Savosavo is spoken on Savo Island in the Solomon Islands, by an estimated 2,800-3,000 people (a new census is currently under way). While most of the more than seventy languages in this island nation belong to the Austronesian language family, Savosavo is one of four languages that are non-Austronesian. It has no (close) relatives, and its grammar is remarkably different from the other languages in the country.
Savosavo is an endangered language, even though it is at present still the main language spoken in most homes and villages on Savo Island. The main threat is Solomon Islands Pijin, the lingua franca of the Solomon Islands. Almost all speakers of Savosavo are bilingual in Pijin, and most can speak one or more of the neighbouring Austronesian languages, but it is very rare for a native speaker of another language to learn how to speak Savosavo. Thus, when speakers of different languages meet, they would usually converse in a neighbouring Austronesian language or, more and more likely, in Pijin. Due to a rising number of marriages between Savosavo speakers and speakers of other languages, more and more children grow up in a Pijin-speaking household, and Pijin is used more and more in village meetings and other official gatherings.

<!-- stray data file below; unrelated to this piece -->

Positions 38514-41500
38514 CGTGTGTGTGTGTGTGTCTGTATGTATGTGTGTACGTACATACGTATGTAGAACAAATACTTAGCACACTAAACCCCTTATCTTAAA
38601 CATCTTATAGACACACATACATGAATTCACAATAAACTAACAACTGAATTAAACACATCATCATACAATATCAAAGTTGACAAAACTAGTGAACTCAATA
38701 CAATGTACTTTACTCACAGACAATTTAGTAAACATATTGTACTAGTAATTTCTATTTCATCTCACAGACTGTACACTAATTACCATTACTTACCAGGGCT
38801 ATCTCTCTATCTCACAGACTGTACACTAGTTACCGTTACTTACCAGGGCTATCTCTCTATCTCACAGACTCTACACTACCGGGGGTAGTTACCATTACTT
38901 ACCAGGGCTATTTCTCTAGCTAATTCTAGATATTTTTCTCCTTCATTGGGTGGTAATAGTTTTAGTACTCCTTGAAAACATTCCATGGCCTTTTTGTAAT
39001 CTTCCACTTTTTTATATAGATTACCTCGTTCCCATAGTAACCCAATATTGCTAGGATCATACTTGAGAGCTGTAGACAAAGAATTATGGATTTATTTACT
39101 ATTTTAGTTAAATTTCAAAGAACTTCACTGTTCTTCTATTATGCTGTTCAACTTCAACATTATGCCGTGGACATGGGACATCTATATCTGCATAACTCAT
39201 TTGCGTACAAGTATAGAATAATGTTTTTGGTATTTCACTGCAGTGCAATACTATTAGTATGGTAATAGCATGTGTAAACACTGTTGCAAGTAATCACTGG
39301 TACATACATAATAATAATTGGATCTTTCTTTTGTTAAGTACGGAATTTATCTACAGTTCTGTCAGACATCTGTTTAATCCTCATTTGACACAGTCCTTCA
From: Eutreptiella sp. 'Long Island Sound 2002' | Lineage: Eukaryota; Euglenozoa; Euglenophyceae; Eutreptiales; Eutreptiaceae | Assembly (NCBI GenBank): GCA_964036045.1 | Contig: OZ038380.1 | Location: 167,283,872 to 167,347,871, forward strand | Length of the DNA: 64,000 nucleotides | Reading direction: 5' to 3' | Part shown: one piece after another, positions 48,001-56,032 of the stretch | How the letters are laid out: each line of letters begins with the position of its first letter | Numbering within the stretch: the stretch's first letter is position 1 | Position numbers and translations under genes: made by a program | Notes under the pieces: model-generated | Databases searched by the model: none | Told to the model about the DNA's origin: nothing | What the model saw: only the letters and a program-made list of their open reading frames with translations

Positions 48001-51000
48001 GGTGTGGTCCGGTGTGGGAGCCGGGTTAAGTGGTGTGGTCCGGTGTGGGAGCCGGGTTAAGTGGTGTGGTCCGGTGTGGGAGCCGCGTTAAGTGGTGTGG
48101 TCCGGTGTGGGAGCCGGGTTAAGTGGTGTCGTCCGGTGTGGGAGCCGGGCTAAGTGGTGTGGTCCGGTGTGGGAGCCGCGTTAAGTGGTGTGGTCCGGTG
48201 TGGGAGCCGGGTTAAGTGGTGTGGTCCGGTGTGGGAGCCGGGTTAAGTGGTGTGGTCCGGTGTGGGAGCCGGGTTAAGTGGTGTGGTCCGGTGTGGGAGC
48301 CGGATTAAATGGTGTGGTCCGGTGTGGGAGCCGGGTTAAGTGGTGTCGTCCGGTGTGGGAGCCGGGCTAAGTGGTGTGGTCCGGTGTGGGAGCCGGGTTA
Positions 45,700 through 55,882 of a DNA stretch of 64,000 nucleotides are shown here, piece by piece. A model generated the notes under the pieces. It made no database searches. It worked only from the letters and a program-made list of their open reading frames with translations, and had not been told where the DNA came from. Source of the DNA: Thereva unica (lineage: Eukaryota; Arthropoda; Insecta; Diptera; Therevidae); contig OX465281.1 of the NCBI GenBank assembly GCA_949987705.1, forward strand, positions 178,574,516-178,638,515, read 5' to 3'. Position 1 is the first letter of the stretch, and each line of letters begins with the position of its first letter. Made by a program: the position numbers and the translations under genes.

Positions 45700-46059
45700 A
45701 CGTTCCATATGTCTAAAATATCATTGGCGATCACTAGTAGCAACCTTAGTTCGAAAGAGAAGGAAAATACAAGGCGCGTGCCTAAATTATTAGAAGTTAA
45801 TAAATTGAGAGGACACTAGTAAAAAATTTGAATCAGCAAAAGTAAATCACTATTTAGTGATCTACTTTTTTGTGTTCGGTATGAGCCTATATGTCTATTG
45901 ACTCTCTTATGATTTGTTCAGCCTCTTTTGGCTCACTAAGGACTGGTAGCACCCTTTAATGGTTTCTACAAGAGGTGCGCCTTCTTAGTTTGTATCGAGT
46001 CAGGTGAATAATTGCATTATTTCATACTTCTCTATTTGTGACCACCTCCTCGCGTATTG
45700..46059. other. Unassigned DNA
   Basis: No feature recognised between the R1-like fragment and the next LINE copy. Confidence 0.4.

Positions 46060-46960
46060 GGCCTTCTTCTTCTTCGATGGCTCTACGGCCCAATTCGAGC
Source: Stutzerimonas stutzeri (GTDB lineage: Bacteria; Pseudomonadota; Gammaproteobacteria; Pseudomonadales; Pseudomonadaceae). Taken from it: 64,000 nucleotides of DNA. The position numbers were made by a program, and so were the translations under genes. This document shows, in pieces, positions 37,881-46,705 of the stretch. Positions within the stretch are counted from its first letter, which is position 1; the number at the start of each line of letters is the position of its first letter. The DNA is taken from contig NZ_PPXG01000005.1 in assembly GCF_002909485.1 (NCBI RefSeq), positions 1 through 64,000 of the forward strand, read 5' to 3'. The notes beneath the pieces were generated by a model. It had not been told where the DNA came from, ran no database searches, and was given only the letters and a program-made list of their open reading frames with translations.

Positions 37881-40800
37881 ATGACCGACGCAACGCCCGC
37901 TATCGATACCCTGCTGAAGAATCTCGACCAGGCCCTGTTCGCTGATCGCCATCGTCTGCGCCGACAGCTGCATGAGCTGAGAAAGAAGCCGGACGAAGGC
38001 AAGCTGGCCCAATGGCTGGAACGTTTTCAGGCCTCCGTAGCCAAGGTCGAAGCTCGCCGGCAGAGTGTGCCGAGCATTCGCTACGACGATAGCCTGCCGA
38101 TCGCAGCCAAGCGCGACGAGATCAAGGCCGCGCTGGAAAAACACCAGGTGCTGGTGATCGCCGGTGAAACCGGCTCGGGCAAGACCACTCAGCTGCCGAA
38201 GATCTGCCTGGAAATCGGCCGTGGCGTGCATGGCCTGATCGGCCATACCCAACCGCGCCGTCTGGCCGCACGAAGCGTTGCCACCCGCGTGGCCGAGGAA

The most important contact languages, apart from Pijin, are Gela, Ghari and Bughotu, which are Austronesian languages spoken on neighbouring islands (see map on www.ethnologue.com), and, in the case of Gela, also in one of the twelve districts on Savo Island. Especially Gela and Savosavo share a high proportion of the lexicon, but, as far as can be said at present, almost no grammatical properties.